Confessions of a misspent youth

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Watching my youngest daughter Tess play soccer on the all-too green synthetic surfaces of Citizens Bank Fields in Lancaster, Mass., a few weeks ago, it occurred to me that I have no idea what it feels like to run on rubber and fall on artificial turf.

I do, however, know exactly what it feels like to leap off a huge pile of soft loam and to be pelted by crab-apples as you run through the woods.

Playing premier league soccer since she was 10, Tess, now 18, has competed on turf fields in tournaments all over New England and the Northeast. Having grown up before the advent of over-organized youth sports, I ran wild through fields and forests, vacant lots, sandpits, quarries, orchards, rail yards, and industrial wastelands all over Massachusetts, Rhode Island and Maine.

Frankly, I’m not sure which childhood is preferable. Certainly, no responsible parent these days would give a 6 or 7 year old the run of a town, but that’s pretty much what we had when, as my mother said to my little brother and me virtually every day of our young lives, “You boys run outside and play.”

Let loose, we and the wild boys we befriended everywhere were like a pack of dogs, not mean or menacing, just foolish and free. In the days before e-mail and text messaging, before kids even used telephones, we found one another by chance or by standing outside a friend’s house and howling his name – “Edd-dieee!”

We may have had a lot less in the way of organized recreation back then, but I have to believe we had a bit more imagination. And the things we thought up were often wonderfully adventurous and irresponsible.

The summer of 1960, a few months after we moved to Westbrook, I joined the Suicide Six Club, the initiation for which was nominally to ride your bike down Suicide Hill, a precipitous slope next to an abandoned quarry. As far as I know, none of the members ever actually did so.

What we did do almost daily that fall was stage neighborhood apple wars, a primitive forerunner of paintball fights. We’d divide into teams, fill our sweatshirts and jackets with fallen apples, and then have at it, chasing and ambushing the enemy and pelting them with rotting fruit. (A bit of strategic advise: never take shelter in an empty boxcar during an apple fight. Crab-apples ricochet wildly and the noise is deafening.)

Basketball, however, was the sport of kings in Westbrook. We played not in leagues, but in pick-up games, in the Cumberland Gym above Welch’s Pharmacy, in Hurd’s barn, on the concrete court next to the Tank (as the municipal swimming pool was known), but mostly in driveways. In winter we’d shovel off snow, chip away ice, and play outside in the cold, banking shots off rickety plywood backboards until our fingertips froze and cracked. After a season on the pavement, old leather basketballs became as wonderfully soft and furry as suede.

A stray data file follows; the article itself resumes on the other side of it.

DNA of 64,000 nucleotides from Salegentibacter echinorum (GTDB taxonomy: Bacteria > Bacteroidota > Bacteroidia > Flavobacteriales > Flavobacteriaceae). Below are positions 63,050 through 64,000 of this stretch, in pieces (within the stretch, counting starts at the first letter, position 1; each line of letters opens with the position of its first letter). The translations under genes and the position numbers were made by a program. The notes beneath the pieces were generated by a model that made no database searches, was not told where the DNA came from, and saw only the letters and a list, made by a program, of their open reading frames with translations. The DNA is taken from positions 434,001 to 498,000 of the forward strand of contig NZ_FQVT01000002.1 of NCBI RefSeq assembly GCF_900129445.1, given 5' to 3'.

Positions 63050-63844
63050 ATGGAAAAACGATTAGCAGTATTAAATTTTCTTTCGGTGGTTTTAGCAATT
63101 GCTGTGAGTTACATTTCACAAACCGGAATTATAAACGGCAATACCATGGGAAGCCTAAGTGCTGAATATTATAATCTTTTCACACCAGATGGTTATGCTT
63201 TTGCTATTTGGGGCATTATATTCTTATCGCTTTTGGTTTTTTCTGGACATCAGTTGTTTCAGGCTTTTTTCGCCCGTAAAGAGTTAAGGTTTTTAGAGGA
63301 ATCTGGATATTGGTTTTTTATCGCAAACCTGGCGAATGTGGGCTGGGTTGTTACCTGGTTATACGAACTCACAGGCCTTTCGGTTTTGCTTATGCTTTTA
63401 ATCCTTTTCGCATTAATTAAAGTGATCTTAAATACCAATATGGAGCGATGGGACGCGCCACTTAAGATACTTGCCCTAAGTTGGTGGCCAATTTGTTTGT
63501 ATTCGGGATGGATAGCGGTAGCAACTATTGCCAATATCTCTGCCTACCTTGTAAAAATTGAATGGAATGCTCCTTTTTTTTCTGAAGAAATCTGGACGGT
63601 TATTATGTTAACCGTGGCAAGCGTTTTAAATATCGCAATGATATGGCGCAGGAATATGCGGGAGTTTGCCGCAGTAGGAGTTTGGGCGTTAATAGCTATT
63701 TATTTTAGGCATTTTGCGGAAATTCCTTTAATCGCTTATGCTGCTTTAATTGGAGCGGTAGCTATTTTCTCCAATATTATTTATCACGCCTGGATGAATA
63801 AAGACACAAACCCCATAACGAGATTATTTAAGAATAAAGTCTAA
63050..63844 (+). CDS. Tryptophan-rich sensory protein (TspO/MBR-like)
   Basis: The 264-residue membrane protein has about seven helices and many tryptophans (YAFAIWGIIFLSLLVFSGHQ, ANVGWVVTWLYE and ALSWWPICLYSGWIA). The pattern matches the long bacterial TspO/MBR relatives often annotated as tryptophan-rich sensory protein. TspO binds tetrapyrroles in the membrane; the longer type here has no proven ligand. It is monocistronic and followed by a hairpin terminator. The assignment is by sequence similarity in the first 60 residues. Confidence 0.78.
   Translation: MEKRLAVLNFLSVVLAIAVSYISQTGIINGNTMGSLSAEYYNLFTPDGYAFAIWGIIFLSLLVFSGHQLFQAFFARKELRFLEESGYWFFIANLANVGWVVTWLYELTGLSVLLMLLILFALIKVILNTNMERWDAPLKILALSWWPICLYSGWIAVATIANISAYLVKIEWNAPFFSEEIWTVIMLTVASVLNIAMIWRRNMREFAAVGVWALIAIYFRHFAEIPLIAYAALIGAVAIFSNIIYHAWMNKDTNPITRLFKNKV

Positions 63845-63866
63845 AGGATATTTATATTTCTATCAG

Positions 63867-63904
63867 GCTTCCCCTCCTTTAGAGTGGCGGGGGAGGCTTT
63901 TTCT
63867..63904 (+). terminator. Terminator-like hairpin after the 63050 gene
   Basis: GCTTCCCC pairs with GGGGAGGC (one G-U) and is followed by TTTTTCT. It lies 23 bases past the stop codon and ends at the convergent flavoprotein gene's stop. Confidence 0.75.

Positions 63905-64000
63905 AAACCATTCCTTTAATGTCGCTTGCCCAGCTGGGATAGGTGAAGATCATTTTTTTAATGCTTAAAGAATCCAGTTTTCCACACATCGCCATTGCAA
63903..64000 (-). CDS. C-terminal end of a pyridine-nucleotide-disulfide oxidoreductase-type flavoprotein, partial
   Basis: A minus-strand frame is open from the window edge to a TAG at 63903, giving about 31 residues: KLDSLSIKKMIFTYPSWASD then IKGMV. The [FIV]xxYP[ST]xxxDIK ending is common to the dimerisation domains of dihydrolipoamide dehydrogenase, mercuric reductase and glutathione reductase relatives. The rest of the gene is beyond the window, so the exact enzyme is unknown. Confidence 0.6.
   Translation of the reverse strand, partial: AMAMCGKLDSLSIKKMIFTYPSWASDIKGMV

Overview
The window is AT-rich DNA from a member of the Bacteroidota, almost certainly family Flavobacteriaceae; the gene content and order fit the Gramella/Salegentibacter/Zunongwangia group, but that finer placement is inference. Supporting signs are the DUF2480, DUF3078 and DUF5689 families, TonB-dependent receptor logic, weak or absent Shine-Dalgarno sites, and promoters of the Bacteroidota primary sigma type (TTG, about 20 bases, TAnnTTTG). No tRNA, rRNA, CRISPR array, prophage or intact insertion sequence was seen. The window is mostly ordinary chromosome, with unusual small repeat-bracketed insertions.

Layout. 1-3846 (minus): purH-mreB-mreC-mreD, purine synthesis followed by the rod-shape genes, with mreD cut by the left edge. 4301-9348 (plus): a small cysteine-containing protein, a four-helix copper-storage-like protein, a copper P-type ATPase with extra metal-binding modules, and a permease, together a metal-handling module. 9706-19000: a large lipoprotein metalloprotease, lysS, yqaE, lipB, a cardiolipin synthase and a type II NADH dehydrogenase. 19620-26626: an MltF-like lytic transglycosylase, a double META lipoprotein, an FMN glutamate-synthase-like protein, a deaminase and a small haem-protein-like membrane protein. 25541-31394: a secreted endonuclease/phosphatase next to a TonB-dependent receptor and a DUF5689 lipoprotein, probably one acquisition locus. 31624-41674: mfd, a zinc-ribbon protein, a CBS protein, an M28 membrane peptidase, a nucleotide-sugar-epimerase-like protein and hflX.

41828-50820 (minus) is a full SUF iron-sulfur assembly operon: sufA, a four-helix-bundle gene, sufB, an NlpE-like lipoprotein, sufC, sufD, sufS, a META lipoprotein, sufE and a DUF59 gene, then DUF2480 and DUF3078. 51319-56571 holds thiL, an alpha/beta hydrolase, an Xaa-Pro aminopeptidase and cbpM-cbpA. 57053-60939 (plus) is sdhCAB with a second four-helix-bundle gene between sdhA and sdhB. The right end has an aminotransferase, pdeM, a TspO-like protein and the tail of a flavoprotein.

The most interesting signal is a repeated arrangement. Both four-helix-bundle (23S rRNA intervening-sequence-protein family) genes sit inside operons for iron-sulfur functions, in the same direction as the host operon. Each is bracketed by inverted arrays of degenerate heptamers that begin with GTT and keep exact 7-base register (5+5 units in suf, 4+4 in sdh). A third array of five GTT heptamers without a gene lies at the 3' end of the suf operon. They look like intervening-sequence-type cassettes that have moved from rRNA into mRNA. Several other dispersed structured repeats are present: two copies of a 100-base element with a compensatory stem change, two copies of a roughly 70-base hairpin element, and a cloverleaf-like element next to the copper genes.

In the realm of pure play, there was always “guns.” There was a field at the end of our dead-end street that was full of grassed-over loam piles left behind by contractors building homes on Deer Hill (the gentler slope of Suicide Hill). In this suburban Wild West, we played cowboys, staging epic gun battles that invariably ended with melodramatic (and repeated) plunges off the top of the loam piles into the soft earth and long grass below.

Then one day the girls arrived. Embarrassed at being caught at child’s play, we never played guns again. Boyhood officially ended at 12.

The final wild place of my youth was Tall Pines, a grove of old growth in the midst of the little vestigial woods that separated my house from my girlfriend’s. Jane and I would meet there to “make out,” kissing as passionately as the chaste passion of a pre-teen permits. Then we would lie back on the warm, fragrant bed of pine needles at the base of the great trees, look up into the upper branches, and talk about what it would be like to be grown up, to have a car, a house, money, to be able to go wherever we wanted, to do whatever it was we wanted to do.

What we didn’t realize, of course, is that we would never again be quite so content as we were lying there beneath the tall pines, nor as free as the wild boys at play in the fields and woods of Westbrook.


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beem-edgar-op.jpgThe Universal Notebook is Edgar Allen Beem’s weekly personal look at the world around him. “Backyard Maine,” a collection of his columns, is available now at local bookstores.